Fourth among the traits of the figures is an assumption of incremental relationships. Functional form, encouraged by systemism to strengthen the specificity and attendant falsifiability of theorizing, is absent. The tendency toward implicit linearity in theorizing and an explicit devotion to it via the dominance of regression-style analysis is worth noting. Only a few studies of war, such as Moul (1993), experiment with research designs that include polynomial or other nonlinear expressions.

Seemingly paradoxical, perhaps, is a fifth observation about the series of figures: potential disagreement with representation of each theory in diagrammatic form as a positive aspect of systemism. James and James (2016) introduce this idea in the context of systemism as related to the evolving character of foreign policy analysis:

On the one hand, it is true that another scholar could read the same works and produce something different from the version conveyed by the current figure. On the other hand, that point reiterates a key strength of systemism—the fact that competing visions of a narrative can be compared to each other explicitly in terms of presumed causal mechanisms through a diagrammatic exposition.

(p. 308)

Imagine that authors of works converted to figures based on systemism objected to the contents. This would not be a bad thing. Instead, it would encourage the authors to communicate more clearly, and would-be exponents of systemism to accurately represent the contents of work to be reviewed. Given the many debates about what a particular study really meant, and how unproductive such debates have tended to be over the years, visualization would seem especially worth considering as a means toward greater commensurability in debate. A related point concerns potential value for pedagogy; encouraging students to create systemist figures and to exchange views on that basis could clarify causal mechanisms and enhance learning.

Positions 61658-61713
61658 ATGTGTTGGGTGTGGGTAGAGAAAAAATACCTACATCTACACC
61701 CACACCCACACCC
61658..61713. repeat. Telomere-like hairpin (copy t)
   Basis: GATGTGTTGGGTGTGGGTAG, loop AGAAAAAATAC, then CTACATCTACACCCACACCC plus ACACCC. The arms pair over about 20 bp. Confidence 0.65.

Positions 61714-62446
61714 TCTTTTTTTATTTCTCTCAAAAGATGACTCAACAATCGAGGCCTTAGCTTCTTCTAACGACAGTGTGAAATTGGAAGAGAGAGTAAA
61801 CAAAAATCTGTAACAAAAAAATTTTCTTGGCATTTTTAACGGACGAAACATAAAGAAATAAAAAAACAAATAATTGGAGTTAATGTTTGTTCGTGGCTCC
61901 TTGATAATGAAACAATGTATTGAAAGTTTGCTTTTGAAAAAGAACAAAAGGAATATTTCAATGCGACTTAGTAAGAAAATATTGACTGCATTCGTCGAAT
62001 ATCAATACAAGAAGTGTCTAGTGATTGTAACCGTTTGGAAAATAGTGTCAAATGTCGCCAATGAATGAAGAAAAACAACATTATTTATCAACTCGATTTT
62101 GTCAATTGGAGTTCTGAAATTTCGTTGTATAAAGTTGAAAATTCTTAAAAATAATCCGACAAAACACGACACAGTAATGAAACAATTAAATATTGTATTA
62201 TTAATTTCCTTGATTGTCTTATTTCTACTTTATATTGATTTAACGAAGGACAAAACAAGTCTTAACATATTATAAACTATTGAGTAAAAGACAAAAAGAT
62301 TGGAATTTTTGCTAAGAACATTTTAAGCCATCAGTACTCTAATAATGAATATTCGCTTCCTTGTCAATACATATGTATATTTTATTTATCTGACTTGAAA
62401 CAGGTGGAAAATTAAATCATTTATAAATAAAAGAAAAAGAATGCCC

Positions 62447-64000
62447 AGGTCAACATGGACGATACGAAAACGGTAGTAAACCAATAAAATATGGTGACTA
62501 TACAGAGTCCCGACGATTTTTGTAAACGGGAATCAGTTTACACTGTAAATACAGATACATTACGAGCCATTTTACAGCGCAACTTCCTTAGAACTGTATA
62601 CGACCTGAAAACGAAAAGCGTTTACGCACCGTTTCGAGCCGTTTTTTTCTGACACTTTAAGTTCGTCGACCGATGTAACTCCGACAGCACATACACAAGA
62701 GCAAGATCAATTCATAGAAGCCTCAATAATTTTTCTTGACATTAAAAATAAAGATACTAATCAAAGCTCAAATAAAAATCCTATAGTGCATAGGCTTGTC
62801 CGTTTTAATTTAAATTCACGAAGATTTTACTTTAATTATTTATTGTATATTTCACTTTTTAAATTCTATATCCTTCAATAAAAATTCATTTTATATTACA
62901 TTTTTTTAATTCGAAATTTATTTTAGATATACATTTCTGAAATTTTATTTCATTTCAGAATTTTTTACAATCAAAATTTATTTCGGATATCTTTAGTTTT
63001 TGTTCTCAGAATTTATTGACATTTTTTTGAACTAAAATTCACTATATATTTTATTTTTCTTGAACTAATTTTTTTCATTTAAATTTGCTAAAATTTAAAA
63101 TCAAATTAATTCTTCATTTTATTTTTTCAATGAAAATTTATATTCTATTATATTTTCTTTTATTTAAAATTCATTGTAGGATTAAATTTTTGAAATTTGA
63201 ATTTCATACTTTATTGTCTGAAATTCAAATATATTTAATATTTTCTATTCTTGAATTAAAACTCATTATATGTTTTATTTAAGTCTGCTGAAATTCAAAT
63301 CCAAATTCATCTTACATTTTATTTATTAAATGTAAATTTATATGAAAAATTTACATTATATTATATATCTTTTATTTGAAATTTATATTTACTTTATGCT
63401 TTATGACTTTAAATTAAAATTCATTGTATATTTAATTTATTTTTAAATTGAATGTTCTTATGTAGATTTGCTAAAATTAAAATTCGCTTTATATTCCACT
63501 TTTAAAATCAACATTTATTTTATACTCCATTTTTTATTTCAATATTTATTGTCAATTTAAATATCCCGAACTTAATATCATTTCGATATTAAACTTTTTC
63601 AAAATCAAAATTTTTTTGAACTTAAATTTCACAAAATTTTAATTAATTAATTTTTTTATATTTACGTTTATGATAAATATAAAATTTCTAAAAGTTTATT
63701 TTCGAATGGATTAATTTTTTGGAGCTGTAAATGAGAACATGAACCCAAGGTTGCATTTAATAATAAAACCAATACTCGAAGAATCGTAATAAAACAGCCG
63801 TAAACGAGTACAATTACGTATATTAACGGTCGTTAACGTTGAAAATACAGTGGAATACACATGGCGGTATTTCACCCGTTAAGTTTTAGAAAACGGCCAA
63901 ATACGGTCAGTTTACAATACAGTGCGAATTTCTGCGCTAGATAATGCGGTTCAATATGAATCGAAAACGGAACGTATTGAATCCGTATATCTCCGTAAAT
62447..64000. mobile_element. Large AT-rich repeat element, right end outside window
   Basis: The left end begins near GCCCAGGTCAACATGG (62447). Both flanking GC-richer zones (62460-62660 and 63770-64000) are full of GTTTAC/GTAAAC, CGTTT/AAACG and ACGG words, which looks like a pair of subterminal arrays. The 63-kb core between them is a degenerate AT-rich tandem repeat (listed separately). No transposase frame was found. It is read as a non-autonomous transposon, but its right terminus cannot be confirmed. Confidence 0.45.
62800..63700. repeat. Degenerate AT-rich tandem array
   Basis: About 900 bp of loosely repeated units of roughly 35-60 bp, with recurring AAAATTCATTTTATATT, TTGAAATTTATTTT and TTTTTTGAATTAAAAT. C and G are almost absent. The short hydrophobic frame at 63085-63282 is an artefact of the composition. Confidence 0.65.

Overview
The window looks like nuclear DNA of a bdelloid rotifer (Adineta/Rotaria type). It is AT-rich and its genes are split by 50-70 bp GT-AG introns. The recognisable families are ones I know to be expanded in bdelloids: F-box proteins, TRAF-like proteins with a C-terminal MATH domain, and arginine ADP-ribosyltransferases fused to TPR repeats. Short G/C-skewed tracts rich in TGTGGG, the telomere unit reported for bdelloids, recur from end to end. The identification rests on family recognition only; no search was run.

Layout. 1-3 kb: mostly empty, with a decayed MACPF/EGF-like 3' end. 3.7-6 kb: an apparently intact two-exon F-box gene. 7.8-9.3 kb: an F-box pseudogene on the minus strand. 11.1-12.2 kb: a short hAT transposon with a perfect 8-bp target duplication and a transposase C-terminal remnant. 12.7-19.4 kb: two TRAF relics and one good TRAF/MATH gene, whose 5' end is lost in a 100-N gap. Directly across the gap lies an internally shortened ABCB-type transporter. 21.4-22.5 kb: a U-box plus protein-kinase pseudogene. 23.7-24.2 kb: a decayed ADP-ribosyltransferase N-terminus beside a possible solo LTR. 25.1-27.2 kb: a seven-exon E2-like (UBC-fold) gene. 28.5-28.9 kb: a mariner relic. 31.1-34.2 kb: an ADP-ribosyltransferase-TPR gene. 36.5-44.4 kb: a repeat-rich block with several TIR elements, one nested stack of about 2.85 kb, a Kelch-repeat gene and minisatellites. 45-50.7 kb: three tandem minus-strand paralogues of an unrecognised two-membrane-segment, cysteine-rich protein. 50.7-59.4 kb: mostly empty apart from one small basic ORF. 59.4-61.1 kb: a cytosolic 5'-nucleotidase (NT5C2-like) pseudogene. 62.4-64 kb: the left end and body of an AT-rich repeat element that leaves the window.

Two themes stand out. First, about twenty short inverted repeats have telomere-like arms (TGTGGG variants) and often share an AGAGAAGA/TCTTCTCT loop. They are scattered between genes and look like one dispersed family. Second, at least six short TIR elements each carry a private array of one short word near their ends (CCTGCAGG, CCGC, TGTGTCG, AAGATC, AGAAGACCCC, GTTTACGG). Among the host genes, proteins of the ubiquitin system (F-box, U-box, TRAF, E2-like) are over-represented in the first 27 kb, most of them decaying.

Sixth comes another positive trait: the ability to use figures from systemism to develop connections between and among respective theories. With the rise of analytic eclecticism (Sil & Katzenstein, 2010), systemism becomes of great interest to those who are attempting to put together ideas from across paradigmatic boundaries to obtain more comprehensive and policy-relevant explanations. Long ago identified as a problem by Kuhn (1962), incommensurability stands in the way of eclectic scholarship. Sil and Katzenstein (2010), in an otherwise compelling case for analytic eclecticism, do not provide a method for exponents of their approach to adopt. With its emphasis on the visualization of causal mechanisms and lack of concern for their points of origin, systemism emerges as a natural methodological option for analytic eclecticism. For example, efforts to combine the theories reviewed here—structural realism, defensive realism, and the steps to war—along with many others, would be facilitated by such a visual approach.

Summing Up

Systemism offers a rigorous option for the vast and intricate discipline of IR to consider in developing and comparing causal mechanisms. As a tool of visualization, systemism is especially suited to the digital era, in which competition for attention is extremely high. Cognitive load theory establishes the need for such a visual turn in IR because words alone are not enough to facilitate progress. More visualization of theorizing is essential and systemism stands ready as a means toward commensurable and effective communication in the quest for scientific progress. Diagrammatic representation of the contents from Levy and Thompson (2010), a comprehensive review of theorizing about the causes of war, confirms the value of systemism in particular and a visual turn for IR in general.